US judges overturn ban on Internet porn

Freedom of speech: Federal authorities strike blow for on-line users worldwide with ruling that indecency act was `intolerable'
Click to follow
The Independent Online
In an unprecedented expression of America's global might, a court in Philadelphia issued a ruling yesterday on freedom of information in cyberspace whose legal consequences will be felt all around the world.

Three federal judges blocked enforcement of a law signed by President Bill Clinton in February which banned "indecency" on the Internet. The Communications Decency Act made it a crime, punishable by up to two years in jail, to transmit sexually offensive material which might be accessible to children. But the judges said that the act violated First Amendment guarantees on free speech and was therefore "constitutionally intolerable".

American law becomes, in this case, international law because 60 per cent of the material disseminated on the worldwide computer network originates inside the United States. It is estimated that 35 million people in 160 countries are linked up to the Internet.

The first major judicial ruling on the boundaries of freedom on the Internet came in response to an appeal against the act by a coalition of on-line service providers, such as Microsoft and America Online, and US pressure groups which felt the government had violated their First Amendment rights.

The principal objections to the act were that it failed adequately to define "indecent", and that it sought to impose the same narrow restrictions on the Internet as existing laws do on American broadcast media. The act's opponents argued it would be more appropriate if the Internet was granted the wider legal latitude afforded to material that appears in print.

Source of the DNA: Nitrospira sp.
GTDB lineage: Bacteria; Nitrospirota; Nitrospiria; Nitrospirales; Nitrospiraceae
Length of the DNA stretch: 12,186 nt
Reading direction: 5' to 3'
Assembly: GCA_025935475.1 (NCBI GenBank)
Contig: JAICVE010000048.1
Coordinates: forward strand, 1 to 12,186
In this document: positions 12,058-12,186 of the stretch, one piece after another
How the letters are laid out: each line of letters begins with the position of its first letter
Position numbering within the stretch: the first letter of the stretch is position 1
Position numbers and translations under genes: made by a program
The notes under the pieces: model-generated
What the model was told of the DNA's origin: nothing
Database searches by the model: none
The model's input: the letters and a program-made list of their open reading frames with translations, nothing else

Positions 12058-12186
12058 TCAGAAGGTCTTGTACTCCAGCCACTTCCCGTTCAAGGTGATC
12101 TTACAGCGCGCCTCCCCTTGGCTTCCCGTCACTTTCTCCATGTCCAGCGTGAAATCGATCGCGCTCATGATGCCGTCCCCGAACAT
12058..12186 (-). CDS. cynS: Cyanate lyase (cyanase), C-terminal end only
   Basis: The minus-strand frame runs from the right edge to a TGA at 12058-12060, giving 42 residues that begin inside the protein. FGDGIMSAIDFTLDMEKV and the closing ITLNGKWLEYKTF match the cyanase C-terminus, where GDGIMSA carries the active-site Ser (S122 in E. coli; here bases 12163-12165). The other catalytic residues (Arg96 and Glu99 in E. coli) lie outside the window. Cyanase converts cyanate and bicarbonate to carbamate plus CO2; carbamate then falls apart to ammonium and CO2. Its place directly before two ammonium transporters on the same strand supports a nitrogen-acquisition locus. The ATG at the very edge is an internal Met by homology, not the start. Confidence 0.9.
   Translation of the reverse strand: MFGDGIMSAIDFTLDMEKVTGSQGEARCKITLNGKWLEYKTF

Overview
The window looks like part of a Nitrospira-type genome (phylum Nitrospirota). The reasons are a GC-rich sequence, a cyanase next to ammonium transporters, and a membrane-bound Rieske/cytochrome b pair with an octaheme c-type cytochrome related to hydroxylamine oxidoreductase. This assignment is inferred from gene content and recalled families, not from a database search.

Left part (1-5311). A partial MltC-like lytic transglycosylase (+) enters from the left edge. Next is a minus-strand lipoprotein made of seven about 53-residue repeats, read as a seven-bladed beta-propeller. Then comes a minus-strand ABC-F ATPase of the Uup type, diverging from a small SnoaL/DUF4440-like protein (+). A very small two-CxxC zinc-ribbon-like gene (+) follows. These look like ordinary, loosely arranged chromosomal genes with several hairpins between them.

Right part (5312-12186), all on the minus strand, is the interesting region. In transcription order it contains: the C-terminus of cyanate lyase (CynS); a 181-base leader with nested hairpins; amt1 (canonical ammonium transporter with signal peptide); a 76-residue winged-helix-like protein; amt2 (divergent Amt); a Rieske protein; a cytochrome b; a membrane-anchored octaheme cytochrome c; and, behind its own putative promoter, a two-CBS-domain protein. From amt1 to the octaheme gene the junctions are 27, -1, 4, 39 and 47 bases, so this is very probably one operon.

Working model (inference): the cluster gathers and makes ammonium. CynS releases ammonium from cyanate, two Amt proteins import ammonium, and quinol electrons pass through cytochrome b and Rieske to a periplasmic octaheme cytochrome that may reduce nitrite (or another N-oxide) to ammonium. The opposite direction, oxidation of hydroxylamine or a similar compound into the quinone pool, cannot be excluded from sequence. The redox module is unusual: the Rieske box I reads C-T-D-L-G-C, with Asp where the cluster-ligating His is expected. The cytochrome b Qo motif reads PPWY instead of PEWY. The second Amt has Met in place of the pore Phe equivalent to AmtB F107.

They also made the point that laws are already in the statute books imposing limits on obscenity, especially as regards child pornography, to which users of the Internet were as liable as anybody else.

Heading the anti-act coalition was the American Libraries Association (ALA), many of whose 80,000 member libraries feared that because they had been making their publications available on-line they would expose themselves to the risk of criminal sanction. The ALA argued in court that because of the vagueness in the act adults using the Internet would be limited to reading books deemed suitable only for young children.

The possibility existed not only that Lady Chatterley's Lover and Joyce's Ulysses would be deemed "indecent", but that medical writings on, for example, breast cancer and AIDS would be too.

The American Society of Newspaper Editors figured also among the plaintiffs because they feared material deemed legally suitable in print would be declared criminal on-line, thus presenting them with potential difficulties when transmitting the contents of their publications on the Internet.

The judges were unanimously persuaded that the framers of the US constitution, unprepared as they would have been for cyberspace, would have agreed that the Communications Decency Act went too far.

"Just as the strength of the Internet is chaos," the judges ruled, "so the strength of our liberty depends upon the chaos and cacophony of the unfettered speech the First Amendment protects . . . As the most participatory form of mass speech yet developed, the Internet deserves the highest protection from government intrusion."

The government, however, remains determined to intrude. Backed by organisations on the religious right, lawyers representing the government said plans were under to appeal the Philadelphia ruling in the US Supreme Court.

Comments